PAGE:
Astro crewmen dealt new setback as vital computer terminal shuts down


The roller-coaster saga of the Astro-1 space shuttle mission took another stomach-churning plunge early yesterday with the shutdown of an essential computer terminal the astronauts had used with great success to point the instruments at celestial targets Wednesday night.

But the National Aeronautics and Space Administration, after a frenzied day of trouble-shooting, was successful yesterday evening in restoring the $150 million observatory to limited operation through a complex combination of ground controls from Marshall Space Flight Center and manual fine-pointing by the astronauts.

"One thing I've learned from this mission is, if you don't like your mood right now, just wait 10 minutes and it will change," said astronomer William Blair, a member of the Johns Hopkins University science team that built and directs the Hopkins Ultraviolet Telescope.

Astro's three ultraviolet telescopes were idled at 7 a.m. yesterday when the seven astronauts -- including Hopkins astronomer Samuel T. Durrance -- smelled a hot odor coming from one of the two "data display units," or DDUs, in Columbia's aft flight deck area.

Those units link the separate on board computers controlling the three telescopes and the automatic pointing platform on which they are mounted. The other terminal broke down soon after launch Sunday from a similar heating problem.

The astronauts had been using the remaining terminal to compensate for a continuing problem with the automated Instrument Pointing System by grossly pointing the telescopes through computer commands, then manually holding them on target with a joystick control.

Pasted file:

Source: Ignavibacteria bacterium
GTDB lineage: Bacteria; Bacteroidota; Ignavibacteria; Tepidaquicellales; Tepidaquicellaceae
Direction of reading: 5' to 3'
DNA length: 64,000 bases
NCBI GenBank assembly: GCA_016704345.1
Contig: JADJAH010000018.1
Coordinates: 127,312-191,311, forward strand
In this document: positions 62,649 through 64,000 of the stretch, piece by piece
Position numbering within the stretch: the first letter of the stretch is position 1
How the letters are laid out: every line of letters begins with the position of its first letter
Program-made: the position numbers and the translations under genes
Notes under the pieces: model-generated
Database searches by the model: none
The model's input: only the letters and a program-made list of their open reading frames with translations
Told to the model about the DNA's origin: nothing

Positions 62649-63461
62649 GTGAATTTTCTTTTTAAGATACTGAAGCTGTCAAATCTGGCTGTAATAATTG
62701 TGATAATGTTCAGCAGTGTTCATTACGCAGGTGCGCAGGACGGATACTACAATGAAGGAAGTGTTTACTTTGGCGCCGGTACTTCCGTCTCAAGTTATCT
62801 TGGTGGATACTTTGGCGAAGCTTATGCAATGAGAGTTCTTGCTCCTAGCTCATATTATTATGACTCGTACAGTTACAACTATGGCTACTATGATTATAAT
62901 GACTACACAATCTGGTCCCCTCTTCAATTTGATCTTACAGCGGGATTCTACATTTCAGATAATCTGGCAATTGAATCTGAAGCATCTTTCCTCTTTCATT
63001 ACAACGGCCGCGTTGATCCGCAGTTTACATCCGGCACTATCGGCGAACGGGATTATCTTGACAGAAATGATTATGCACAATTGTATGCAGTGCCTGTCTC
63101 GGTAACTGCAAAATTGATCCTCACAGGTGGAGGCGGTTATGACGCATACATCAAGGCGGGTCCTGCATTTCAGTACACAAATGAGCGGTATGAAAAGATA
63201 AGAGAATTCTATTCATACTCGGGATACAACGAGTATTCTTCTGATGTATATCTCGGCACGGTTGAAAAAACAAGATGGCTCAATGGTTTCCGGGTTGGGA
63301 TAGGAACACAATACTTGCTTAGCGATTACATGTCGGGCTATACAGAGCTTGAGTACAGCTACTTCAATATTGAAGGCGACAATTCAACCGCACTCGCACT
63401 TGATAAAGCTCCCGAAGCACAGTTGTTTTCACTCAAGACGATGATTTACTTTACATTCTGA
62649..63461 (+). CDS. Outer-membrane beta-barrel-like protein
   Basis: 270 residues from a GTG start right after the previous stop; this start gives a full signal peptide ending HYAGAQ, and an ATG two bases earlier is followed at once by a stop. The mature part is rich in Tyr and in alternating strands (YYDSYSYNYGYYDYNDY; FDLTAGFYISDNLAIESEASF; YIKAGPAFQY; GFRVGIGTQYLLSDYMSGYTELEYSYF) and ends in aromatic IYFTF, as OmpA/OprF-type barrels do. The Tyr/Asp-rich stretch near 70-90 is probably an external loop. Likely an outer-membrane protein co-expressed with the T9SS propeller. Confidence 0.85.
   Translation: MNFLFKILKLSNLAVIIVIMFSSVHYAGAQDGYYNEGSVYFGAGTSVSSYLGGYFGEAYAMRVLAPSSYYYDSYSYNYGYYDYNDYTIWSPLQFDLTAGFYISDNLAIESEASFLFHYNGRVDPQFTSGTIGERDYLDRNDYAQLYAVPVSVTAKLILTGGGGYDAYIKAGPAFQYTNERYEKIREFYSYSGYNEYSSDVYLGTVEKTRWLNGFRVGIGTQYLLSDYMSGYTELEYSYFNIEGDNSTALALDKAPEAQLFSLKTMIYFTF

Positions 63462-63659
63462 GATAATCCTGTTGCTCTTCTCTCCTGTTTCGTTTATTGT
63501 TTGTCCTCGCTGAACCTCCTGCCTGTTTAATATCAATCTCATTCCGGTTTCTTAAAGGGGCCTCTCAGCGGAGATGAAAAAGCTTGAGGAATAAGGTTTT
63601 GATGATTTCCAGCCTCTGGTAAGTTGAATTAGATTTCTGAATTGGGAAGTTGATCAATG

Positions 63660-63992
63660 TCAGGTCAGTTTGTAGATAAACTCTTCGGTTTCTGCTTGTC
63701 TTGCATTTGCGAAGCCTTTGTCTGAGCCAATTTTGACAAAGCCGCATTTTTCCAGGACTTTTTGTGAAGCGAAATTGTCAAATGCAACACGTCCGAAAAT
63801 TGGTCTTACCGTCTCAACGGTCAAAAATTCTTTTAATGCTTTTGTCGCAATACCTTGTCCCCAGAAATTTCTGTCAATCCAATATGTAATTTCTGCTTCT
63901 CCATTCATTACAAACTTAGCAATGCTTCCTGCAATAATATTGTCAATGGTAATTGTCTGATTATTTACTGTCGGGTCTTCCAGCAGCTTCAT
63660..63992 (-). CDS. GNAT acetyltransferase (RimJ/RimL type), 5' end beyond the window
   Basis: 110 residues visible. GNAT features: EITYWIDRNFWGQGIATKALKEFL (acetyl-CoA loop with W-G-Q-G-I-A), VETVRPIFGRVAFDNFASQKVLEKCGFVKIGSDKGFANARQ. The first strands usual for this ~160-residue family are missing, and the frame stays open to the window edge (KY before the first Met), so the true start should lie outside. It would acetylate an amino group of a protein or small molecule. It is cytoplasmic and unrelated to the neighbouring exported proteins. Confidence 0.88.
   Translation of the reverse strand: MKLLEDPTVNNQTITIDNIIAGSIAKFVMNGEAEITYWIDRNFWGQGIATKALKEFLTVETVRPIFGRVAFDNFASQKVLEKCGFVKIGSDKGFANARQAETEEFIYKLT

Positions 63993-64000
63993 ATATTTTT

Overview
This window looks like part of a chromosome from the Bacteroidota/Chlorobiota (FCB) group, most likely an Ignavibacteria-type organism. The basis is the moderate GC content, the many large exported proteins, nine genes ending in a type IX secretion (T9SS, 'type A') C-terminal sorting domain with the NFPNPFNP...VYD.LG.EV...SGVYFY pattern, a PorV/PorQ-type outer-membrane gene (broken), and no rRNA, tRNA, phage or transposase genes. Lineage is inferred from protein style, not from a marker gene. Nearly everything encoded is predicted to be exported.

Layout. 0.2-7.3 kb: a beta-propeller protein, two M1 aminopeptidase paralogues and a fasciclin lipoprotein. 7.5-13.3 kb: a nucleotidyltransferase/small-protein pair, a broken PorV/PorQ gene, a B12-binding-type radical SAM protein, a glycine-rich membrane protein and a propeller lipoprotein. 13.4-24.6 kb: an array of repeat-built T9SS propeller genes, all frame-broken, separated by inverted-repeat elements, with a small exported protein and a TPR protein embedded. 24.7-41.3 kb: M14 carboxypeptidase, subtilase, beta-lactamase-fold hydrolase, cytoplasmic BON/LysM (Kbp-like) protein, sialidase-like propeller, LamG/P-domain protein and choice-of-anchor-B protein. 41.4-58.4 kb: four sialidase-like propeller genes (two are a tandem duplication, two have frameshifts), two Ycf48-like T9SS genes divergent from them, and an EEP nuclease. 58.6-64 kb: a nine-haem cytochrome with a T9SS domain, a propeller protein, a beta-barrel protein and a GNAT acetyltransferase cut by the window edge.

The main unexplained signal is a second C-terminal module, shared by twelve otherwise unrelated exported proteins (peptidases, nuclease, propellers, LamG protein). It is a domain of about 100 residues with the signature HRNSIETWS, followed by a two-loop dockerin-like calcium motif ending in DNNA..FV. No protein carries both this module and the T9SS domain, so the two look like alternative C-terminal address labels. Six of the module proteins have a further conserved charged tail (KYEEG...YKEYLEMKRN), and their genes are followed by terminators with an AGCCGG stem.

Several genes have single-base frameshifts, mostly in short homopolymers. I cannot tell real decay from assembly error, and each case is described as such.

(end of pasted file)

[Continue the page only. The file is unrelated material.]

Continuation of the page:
That was the method Dr. Durrance successfully employed Wednesday evening to obtain an unprecedented 30-minute observation with HUT of the brightest quasar in the sky, 3C273, a billion light years away in the constellation Virgo.

"It gave us an indication of the incredible potential of HUT and showed it's working flawlessly," said Hopkins astronomer Arthur F. Davidsen, lead scientist for the telescope since its inception 13 years ago. "It's frustrating that we can't fully capitalize on that."

The other ultraviolet telescopes -- the Wisconsin Ultraviolet Photopolarimeter Experiment and the Ultraviolet Imaging Telescope -- also made observations, as did the Broad Band X-Ray Telescope, mounted separately and pointed by commands from Goddard Space Flight Center in Greenbelt.

NASA officials were uncertain yesterday if the two DDUs could be fixed, although they have in the Astro crew a veteran astronaut and astronomer, Robert Parker, who earned the nickname "Mr. Goodwrench" for his prowess at repairing broken equipment during another shuttle flight.

The unit that went down Sunday was found to have lint blocking air intakes in its cooling system, and the crew vacuumed it away. But an attempt to restart the computer terminal yesterday afternoon resulted in the same overheating.

"We probably won't continue to look at that unit, and we're still thinking about the other one," said flight director Al Pennington. "We're prepared to do this whole thing by ground command if we have to."

Despite the problems with Astro-1, NASA plans to proceed this morning with a special "Space Classroom: Assignment the Stars," a science lesson taught from space by the astronomers aboard the shuttle.

Thirty science students from Howard and Prince George's counties will be visiting Goddard for the lesson, as will 15 Alabama students at Marshall Space Flight Center. After the lesson, the students will also participate in a live question-and-answer session with the astronauts.

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